This movie came recommended to me as an example of redneck noir, so I gave it a shot over the weekend. Unfortunately, it’s heavy on the redneck, light on the noir. This Rod Lurie remake of the Sam Peckinpah original missed the mark for me, in several areas.
Here’s the set-up. Hollywood screenwriter, David, and his Mississippi wife, Amy, move back to her hometown — to give him space and solitude to write. Amy has become a TV star (in a show written by David, which is how they met), so she’s the local girl done good.
Problem is, when they move back to her recently deceased father’s house, they run into the timeworn clash of Amy’s past (namely her old boyfriend and high school football star, Charlie — there’s even a picture of him with Amy the cheerleader hanging on the wall of the local diner). David is your standard East Coast, preppy, pretty intellectual. Charlie, and his construction crew (which has been hired to repair David and Amy’s barn) are your pretty standard beer-guzzlin,’ gun totin,’ pool shootin,’ rednecks.
So what could possibly go wrong, right? Well, lots does. Amy and David’s relationship is tense to say the least, a passive aggressive Amy alternatively lusting over her former flame and considering her husband less than man — even after Charlie and his buddy rape her in her own home (this being accomplished by an unbelievable “hunting trip” for David set up by Charlie). James Woods takes a turn as the drunken former football coach with a hair-trigger temper and medieval code of paternal instinct for his 15-year-old cheerleader daughter, who lures and tries to seduce the local mentally handicapped man, Jeremy. When this happens — and they nearly get caught by the drunken former football coach, Jeremy accidentally kills the daughter. Through a series of unfortunate events, Jeremy is struck by the car David and Amy are in as they head home. When the ol’ ball coach and Charlie and Co. learn of this, they descend on David and Amy’s home to take Jeremy away and mete out some “justice.”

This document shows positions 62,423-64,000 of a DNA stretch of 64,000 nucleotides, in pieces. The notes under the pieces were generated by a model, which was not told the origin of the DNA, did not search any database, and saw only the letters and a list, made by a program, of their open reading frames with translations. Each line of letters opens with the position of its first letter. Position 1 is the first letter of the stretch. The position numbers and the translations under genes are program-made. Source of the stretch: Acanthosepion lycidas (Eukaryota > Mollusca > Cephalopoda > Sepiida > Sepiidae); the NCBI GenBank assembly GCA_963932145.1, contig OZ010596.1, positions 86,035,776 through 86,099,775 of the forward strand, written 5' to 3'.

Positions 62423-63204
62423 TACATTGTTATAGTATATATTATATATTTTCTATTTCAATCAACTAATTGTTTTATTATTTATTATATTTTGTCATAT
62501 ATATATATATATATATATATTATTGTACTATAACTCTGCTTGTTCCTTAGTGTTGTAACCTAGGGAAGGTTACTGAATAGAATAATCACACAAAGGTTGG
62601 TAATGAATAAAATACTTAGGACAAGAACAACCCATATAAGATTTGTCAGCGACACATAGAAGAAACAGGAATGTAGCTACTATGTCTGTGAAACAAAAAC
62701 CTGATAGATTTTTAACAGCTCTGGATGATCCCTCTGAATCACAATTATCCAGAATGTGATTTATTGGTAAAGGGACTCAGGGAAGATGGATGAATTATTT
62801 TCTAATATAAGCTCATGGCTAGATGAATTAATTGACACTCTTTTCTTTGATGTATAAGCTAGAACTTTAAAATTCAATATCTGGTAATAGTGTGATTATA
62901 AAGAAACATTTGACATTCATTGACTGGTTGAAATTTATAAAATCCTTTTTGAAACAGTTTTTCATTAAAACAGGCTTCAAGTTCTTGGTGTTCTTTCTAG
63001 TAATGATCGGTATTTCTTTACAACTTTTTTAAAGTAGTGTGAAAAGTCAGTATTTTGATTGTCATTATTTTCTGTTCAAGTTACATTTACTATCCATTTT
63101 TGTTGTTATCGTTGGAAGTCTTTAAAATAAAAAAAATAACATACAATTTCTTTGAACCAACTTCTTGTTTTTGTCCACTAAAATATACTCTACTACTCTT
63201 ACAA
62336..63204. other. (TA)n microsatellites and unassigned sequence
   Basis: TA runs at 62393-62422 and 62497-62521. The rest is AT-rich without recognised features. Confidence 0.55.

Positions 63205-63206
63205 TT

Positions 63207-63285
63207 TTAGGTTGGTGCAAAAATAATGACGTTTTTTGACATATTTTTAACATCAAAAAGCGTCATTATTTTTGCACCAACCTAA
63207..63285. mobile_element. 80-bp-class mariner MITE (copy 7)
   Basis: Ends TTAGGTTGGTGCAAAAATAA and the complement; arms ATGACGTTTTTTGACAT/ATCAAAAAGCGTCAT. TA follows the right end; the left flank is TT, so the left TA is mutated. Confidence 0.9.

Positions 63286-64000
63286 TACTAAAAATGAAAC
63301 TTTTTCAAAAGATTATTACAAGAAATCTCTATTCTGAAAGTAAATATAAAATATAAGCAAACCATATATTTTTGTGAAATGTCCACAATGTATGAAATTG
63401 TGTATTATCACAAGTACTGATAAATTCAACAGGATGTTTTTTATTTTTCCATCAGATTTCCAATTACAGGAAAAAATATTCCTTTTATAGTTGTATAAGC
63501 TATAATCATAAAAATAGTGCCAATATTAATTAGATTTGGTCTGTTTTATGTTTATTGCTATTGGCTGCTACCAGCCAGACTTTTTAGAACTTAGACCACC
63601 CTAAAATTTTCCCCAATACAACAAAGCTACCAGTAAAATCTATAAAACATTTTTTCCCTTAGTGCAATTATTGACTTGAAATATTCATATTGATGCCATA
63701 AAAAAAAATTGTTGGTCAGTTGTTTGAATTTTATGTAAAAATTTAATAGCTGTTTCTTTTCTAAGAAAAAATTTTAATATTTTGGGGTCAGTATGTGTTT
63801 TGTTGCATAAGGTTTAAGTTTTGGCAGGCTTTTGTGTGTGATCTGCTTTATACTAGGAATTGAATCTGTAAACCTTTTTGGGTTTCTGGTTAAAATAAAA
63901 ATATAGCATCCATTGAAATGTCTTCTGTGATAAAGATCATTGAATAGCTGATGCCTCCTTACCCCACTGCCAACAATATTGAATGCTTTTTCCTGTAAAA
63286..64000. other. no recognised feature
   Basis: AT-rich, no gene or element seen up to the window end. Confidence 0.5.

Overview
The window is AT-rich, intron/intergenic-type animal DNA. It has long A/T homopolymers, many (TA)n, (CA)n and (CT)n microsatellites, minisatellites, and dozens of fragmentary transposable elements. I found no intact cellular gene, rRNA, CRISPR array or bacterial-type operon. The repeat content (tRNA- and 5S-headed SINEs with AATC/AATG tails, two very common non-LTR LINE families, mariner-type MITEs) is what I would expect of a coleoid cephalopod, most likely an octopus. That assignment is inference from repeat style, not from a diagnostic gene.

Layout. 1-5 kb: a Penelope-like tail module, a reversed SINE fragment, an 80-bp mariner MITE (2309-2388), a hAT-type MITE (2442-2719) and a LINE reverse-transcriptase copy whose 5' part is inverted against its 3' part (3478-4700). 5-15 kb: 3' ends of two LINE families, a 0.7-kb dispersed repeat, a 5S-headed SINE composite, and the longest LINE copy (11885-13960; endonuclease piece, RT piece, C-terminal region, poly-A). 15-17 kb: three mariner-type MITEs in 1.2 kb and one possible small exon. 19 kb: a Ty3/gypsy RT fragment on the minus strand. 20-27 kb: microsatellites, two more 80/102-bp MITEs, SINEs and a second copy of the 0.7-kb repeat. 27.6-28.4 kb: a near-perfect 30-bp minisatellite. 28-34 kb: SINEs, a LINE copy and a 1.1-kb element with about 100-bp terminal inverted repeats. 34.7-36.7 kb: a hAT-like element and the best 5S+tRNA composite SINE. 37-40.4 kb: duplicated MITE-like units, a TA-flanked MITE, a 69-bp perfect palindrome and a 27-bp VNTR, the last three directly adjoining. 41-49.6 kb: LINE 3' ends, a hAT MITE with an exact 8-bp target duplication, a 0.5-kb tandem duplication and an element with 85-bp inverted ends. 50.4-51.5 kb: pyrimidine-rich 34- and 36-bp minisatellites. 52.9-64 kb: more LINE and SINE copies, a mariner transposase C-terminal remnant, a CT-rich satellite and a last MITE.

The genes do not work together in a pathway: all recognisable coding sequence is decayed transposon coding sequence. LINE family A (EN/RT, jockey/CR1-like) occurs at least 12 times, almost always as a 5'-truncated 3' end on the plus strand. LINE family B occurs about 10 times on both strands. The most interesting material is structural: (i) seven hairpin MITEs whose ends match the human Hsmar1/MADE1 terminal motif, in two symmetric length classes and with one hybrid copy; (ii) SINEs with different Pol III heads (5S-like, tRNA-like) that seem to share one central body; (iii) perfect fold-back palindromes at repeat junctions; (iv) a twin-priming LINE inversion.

David, defending his home, bows up on these barbarians and kills them all in truly creative fashion. The end.
Now, first of all, I really admire Peckinpah’s work. Yes, he is no stranger to violence in his films, and this remake isn’t either. It’s a violent movie, but I disagree with one reviewer that claimed the movie celebrates violence. I thought it was all in context. And while the movie has its moments of true tension — almost scary moments — the story loses its momentum in several spots.
My real problem with the movie came from other areas, though. First of all, Amy (Kate Bosworth) is just a hot mess. We never get a lot of information about her, so her motives are always unclear. Thus, she comes off as bitchy, passive-aggressive, cold, horny and demanding. Sometimes all at once. Mostly, she confuses the story with her actions.
Secondly, there’s no noir here, and the Mississippi characters are all hopelessly stereotyped. “Down here, we know cars and guns,” is a line of dialogue for example. Along with the camouflage, the hunting (dead of summer, broad daylight deer hunting?? I don’t think so), the pick-up trucks, the Lynyrd Skynyrd, low morals, you name it.
And James Woods’ portrayal of the coach is cringe-worthy — if he overacted any more in this movie, he would explode. Which is really too bad, because Woods is an awesome actor.
Even the end is a little forced, because there’s no real closure to the story (and I don’t mean resolution). So, I wouldn’t put this one in the redneck noir category. I’d just put it in the Bad Remake drawer.
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